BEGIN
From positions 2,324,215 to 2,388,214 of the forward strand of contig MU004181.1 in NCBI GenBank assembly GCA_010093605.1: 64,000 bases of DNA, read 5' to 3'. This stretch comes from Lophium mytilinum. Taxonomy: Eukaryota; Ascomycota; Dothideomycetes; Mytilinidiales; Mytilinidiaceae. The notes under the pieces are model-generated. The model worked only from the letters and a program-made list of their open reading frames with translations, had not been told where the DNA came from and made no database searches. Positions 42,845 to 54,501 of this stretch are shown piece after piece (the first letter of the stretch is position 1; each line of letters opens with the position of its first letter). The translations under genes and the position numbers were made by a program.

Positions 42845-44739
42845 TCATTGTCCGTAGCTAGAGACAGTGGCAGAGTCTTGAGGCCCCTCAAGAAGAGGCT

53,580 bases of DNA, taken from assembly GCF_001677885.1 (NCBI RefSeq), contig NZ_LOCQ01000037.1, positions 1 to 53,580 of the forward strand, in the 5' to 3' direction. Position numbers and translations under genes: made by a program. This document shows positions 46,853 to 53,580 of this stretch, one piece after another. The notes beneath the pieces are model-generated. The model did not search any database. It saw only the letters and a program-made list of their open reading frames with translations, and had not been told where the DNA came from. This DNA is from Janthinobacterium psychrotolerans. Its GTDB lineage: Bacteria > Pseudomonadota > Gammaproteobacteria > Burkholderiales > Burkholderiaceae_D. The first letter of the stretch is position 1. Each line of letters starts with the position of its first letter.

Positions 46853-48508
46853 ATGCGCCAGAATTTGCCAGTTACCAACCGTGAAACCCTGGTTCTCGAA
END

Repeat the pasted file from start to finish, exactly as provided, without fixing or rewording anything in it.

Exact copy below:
From positions 2,324,215 to 2,388,214 of the forward strand of contig MU004181.1 in NCBI GenBank assembly GCA_010093605.1: 64,000 bases of DNA, read 5' to 3'. This stretch comes from Lophium mytilinum. Taxonomy: Eukaryota; Ascomycota; Dothideomycetes; Mytilinidiales; Mytilinidiaceae. The notes under the pieces are model-generated. The model worked only from the letters and a program-made list of their open reading frames with translations, had not been told where the DNA came from and made no database searches. Positions 42,845 to 54,501 of this stretch are shown piece after piece (the first letter of the stretch is position 1; each line of letters opens with the position of its first letter). The translations under genes and the position numbers were made by a program.

Positions 42845-44739
42845 TCATTGTCCGTAGCTAGAGACAGTGGCAGAGTCTTGAGGCCCCTCAAGAAGAGGCT

53,580 bases of DNA, taken from assembly GCF_001677885.1 (NCBI RefSeq), contig NZ_LOCQ01000037.1, positions 1 to 53,580 of the forward strand, in the 5' to 3' direction. Position numbers and translations under genes: made by a program. This document shows positions 46,853 to 53,580 of this stretch, one piece after another. The notes beneath the pieces are model-generated. The model did not search any database. It saw only the letters and a program-made list of their open reading frames with translations, and had not been told where the DNA came from. This DNA is from Janthinobacterium psychrotolerans. Its GTDB lineage: Bacteria > Pseudomonadota > Gammaproteobacteria > Burkholderiales > Burkholderiaceae_D. The first letter of the stretch is position 1. Each line of letters starts with the position of its first letter.

Positions 46853-48508
46853 ATGCGCCAGAATTTGCCAGTTACCAACCGTGAAACCCTGGTTCTCGAA